What About The Label?  
- Making Your Honey Stand Out

Packaging can be important in marketing – it’s why major brands spend huge amounts of cash on design.   Some beekeepers have bespoke labels printed for their honey, whilst others use a standard label, and hand-write their own details, name and so on, but if you want to sell your honey beyond your circle of family and friends, it’s a good idea to put a little extra thought into how your honey is presented.

Here are a few thoughts and ideas to take into consideration before you apply the label!

7 Things To Think About When Packaging Your Honey Ready For Sale

1. Which Retail Outlet?

If you are targeting a particular type of retail outlet (such as health food store, delicatessen, or ‘farm shop’) then why not pay a visit and see what’s already on the shelves?  Take a look at what is offered by the stores – and if possible, see if you can find out what kinds of honey presentations sell.  Then consider these questions:

  • Which of your honey offerings would be appropriate, and hopefully offer a point of difference to the retailer and the buyer?
  • In view of the above, how should you label your honey?  (Sufficient information, but without the label being too cluttered).

2. How Are Other Products Packaged?

Relating to the above, if you are targeting the likes of health and gourmet stores, take a leaf out of the book of the experts! 

For example, how are other gourmet products packaged?  I notice quite a lot of transparent packaging and labels when I go in to delicatessens. 

I think this allows the food product to speak for itself!  It shouts out:  “This is wholesome, natural, good food – see for yourself”.  Somehow, it’s worth paying more for!!  If you are going to leave comb in the jar, I think it’s a shame not to be-able to see it – don’t you?  On the other hand, there are other ways to present a product to look wholesome and natural, for example, with a 'rustic' label.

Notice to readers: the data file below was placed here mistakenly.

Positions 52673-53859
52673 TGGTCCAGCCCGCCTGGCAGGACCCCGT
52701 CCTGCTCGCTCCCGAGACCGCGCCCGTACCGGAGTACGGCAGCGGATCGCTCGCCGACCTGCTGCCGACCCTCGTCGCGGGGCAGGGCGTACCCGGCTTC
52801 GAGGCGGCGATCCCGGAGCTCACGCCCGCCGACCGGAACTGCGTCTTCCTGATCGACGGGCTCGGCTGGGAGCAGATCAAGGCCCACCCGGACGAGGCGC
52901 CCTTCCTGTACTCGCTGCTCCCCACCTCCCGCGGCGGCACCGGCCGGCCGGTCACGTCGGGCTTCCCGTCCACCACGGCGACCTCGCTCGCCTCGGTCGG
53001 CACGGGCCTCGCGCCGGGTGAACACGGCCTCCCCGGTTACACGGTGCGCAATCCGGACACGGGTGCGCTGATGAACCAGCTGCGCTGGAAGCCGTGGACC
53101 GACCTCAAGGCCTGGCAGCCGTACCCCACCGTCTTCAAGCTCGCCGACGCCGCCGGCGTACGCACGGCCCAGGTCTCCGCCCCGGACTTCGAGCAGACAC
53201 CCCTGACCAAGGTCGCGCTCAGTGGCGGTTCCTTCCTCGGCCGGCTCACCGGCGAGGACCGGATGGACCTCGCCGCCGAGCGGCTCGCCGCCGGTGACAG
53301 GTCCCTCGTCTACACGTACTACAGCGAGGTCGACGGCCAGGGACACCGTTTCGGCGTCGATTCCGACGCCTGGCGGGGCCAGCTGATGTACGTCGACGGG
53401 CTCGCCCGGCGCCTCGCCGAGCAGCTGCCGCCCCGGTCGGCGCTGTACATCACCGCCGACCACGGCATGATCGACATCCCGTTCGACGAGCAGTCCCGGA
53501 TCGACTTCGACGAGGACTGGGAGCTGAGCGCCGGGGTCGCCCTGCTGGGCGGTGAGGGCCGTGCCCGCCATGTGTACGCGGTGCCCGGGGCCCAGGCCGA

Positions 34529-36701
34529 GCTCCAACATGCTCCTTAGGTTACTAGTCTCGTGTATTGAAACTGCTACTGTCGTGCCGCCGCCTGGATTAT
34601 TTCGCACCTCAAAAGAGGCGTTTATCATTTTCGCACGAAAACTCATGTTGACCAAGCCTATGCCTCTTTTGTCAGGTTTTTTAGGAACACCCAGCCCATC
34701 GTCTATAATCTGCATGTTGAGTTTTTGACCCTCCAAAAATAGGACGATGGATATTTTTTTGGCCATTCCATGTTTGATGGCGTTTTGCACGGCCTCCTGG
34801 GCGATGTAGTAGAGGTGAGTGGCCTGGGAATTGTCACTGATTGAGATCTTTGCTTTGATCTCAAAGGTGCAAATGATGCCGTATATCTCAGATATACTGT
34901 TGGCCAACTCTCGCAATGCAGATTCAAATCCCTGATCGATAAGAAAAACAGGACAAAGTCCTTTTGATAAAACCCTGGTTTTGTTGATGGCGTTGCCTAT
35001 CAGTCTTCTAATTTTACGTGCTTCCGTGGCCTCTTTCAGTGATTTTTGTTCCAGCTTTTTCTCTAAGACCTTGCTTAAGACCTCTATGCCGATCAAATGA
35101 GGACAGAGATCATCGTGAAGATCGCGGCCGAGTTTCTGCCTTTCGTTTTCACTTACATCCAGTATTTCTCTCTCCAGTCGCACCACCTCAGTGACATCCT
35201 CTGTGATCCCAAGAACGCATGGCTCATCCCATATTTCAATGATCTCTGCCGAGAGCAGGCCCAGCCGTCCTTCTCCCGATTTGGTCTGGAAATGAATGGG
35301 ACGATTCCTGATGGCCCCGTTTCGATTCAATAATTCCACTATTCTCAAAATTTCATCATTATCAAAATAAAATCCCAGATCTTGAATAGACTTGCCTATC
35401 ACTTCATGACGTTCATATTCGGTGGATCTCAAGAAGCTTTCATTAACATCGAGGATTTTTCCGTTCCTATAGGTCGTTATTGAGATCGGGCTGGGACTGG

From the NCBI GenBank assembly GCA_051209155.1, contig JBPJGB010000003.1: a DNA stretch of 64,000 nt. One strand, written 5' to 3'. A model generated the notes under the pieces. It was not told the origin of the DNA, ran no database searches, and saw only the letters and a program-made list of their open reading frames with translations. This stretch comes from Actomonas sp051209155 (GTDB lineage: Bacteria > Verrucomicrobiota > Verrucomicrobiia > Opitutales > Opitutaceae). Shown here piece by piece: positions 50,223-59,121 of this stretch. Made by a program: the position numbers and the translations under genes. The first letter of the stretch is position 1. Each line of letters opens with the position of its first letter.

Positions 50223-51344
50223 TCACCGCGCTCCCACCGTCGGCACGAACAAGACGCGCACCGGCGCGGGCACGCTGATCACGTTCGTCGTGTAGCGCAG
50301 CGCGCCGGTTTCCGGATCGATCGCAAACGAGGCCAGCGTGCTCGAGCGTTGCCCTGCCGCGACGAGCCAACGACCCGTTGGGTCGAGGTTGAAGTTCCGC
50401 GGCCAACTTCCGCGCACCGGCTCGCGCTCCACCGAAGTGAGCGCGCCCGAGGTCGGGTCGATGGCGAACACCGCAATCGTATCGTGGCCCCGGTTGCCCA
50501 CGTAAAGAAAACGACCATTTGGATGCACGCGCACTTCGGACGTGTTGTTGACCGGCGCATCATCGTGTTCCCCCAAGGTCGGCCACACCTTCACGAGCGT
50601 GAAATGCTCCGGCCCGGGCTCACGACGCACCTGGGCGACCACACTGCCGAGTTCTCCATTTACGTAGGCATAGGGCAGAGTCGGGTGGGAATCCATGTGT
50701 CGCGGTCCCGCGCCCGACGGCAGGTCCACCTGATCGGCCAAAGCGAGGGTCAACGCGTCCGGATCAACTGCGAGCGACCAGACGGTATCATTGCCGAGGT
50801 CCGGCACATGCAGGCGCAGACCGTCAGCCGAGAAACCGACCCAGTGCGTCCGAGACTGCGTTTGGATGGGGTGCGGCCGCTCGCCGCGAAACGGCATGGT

You may also want to ask yourself, how do I get  stand out? particularly if your honey is going to be sold among lots of other types of honey, not to mention alternatives a purchaser could select.   In any event, you need to ensure your label doesn’t make your honey look ‘downmarket’
(- or heaven forbid, even ‘unhygienic’).  However, if you present your honey in the right way, it will help you sell it at the correct price. 

3. What’s Your Budget?

This, of course, has to be a consideration.  You can purchase ready designed labels – this would probably be the cheapest option, but you won’t achieve much stand out, and if you have to handwrite your own details, you’ll need to ensure your writing is clear – and attractive. 

On the other hand, there are facilities to design your own bespoke honey jar labels online – and quite cheaply, and yet still get excellent quality print.

When thinking about your budget, factor in the cost of jars and bottles too.  Read about selecting jars and bottles for your honey.

4. What Features Should Your Label Have?

Labels have different characteristics!  For example, do you want:

  • Easy peel as a feature?
  • Wipe clean (remember, you won’t be the only person to handle the jar).
  • Premium, glossy print, or a more ‘rustic’ look?
  • Partially bespoke label or fully bespoke label?
  • Biodegrability?
  • Transparency?
  • Do you need a label that won’t fade if your honey is displayed in direct sunlight?

5. Who Is The Purchaser?

Who is your target purchaser, and what do they care about?  For example:

  • Is your honey for the gift market?
    How can you make it more ‘gifty’?  A very pretty label – perhaps even a bow around the lid?
  • Do your target customers care more about a particular taste (floral type)?
    If you have a specific taste (such as clover) – state it clearly on the label.
  • Are you targeting the health conscious?
    If so, the label could afford to look a little more ‘clinical’ in appearance – take a look at the labelling for health supplements for ideas! 
  • Do they want ‘organic’?
    If you have formal certification, remember to include the logo on the front of the label if this is permitted.

6. What Size And Shape?

Have you purchased the jars yet?  You could cut out pieces of paper to see which size (and shape) looks best, before you actually order the labels, and hence avoid costly mistakes.

7. Back Of The Jar

What other information could you include on a label at the back of the jar?

-         Your website.

-         Your details if appropriate.

-         Storage information.

-         A bit of advice about ‘crystallization’?

-         A batch number?

-         Date produced.

-         Anything else you think is important – perhaps if you’d like to expand on information given at the front of the jar.

Good luck with selling your honey!  I'll be adding a few more articles about this subject in the future, so watch this space!

Read about: Beekeeping Business Plan (with free template).

Read about selecting jars and bottles for your honey.

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